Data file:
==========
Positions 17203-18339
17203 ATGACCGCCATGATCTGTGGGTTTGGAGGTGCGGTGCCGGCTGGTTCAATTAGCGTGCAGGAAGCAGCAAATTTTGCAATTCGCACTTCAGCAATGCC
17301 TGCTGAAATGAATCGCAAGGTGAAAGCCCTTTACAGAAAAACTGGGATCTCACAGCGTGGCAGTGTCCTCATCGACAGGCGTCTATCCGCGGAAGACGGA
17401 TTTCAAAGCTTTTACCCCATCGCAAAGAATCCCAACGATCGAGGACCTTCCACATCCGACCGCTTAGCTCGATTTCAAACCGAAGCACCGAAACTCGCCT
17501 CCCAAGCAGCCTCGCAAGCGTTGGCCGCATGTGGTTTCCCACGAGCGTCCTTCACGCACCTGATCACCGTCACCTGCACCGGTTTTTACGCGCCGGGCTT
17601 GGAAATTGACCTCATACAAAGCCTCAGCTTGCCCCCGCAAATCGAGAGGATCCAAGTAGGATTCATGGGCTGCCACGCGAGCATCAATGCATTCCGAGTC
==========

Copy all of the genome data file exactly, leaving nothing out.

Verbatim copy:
Positions 17203-18339
17203 ATGACCGCCATGATCTGTGGGTTTGGAGGTGCGGTGCCGGCTGGTTCAATTAGCGTGCAGGAAGCAGCAAATTTTGCAATTCGCACTTCAGCAATGCC
17301 TGCTGAAATGAATCGCAAGGTGAAAGCCCTTTACAGAAAAACTGGGATCTCACAGCGTGGCAGTGTCCTCATCGACAGGCGTCTATCCGCGGAAGACGGA
17401 TTTCAAAGCTTTTACCCCATCGCAAAGAATCCCAACGATCGAGGACCTTCCACATCCGACCGCTTAGCTCGATTTCAAACCGAAGCACCGAAACTCGCCT
17501 CCCAAGCAGCCTCGCAAGCGTTGGCCGCATGTGGTTTCCCACGAGCGTCCTTCACGCACCTGATCACCGTCACCTGCACCGGTTTTTACGCGCCGGGCTT
17601 GGAAATTGACCTCATACAAAGCCTCAGCTTGCCCCCGCAAATCGAGAGGATCCAAGTAGGATTCATGGGCTGCCACGCGAGCATCAATGCATTCCGAGTC